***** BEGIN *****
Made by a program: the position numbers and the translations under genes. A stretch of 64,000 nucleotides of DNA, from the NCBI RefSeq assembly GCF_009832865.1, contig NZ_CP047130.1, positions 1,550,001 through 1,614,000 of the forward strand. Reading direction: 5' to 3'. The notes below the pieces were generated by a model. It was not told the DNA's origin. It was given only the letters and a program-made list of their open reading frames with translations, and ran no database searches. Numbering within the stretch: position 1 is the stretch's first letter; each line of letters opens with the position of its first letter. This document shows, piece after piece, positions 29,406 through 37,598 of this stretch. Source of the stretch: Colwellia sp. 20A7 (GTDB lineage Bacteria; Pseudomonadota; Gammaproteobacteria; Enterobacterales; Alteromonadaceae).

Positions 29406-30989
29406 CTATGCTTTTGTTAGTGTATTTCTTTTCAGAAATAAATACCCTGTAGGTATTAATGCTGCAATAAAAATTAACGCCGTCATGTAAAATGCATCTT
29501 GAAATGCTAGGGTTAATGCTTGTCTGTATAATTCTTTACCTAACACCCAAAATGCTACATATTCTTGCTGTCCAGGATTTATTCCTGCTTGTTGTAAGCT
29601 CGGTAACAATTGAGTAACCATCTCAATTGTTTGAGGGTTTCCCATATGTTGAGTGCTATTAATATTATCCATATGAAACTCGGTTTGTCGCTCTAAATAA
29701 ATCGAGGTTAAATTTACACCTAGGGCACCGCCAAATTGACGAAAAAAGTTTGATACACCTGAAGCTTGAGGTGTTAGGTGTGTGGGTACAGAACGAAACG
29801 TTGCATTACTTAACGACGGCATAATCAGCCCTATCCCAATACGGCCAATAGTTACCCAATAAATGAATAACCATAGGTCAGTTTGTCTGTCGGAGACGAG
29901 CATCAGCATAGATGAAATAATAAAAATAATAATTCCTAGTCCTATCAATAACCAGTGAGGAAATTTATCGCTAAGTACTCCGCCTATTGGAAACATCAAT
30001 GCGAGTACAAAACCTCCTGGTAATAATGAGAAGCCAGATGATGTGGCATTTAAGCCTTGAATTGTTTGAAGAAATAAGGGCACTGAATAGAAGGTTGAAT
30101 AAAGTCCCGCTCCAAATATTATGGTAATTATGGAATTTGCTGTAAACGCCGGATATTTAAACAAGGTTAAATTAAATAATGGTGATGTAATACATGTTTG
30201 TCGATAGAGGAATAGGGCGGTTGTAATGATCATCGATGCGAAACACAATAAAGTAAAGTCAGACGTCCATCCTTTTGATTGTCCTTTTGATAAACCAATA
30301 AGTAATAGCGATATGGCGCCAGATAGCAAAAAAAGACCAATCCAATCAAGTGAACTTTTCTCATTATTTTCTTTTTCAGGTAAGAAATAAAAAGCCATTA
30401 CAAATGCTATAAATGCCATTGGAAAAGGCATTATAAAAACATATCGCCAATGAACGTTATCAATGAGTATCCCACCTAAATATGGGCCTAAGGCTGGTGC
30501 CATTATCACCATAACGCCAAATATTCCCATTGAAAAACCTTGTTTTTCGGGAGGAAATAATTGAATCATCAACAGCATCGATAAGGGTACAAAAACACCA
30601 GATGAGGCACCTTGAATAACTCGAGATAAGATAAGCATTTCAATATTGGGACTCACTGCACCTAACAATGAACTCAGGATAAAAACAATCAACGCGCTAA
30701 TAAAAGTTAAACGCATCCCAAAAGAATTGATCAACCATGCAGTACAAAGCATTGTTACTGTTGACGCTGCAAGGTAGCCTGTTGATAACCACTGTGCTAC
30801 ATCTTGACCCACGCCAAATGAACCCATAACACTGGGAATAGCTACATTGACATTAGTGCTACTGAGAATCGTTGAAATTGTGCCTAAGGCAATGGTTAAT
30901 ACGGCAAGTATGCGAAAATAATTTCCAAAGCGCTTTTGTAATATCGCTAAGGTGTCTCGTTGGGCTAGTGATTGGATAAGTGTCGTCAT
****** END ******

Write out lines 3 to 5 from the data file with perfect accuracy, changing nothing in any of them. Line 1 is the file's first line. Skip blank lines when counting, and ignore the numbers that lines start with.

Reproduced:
29406 CTATGCTTTTGTTAGTGTATTTCTTTTCAGAAATAAATACCCTGTAGGTATTAATGCTGCAATAAAAATTAACGCCGTCATGTAAAATGCATCTT
29501 GAAATGCTAGGGTTAATGCTTGTCTGTATAATTCTTTACCTAACACCCAAAATGCTACATATTCTTGCTGTCCAGGATTTATTCCTGCTTGTTGTAAGCT
29601 CGGTAACAATTGAGTAACCATCTCAATTGTTTGAGGGTTTCCCATATGTTGAGTGCTATTAATATTATCCATATGAAACTCGGTTTGTCGCTCTAAATAA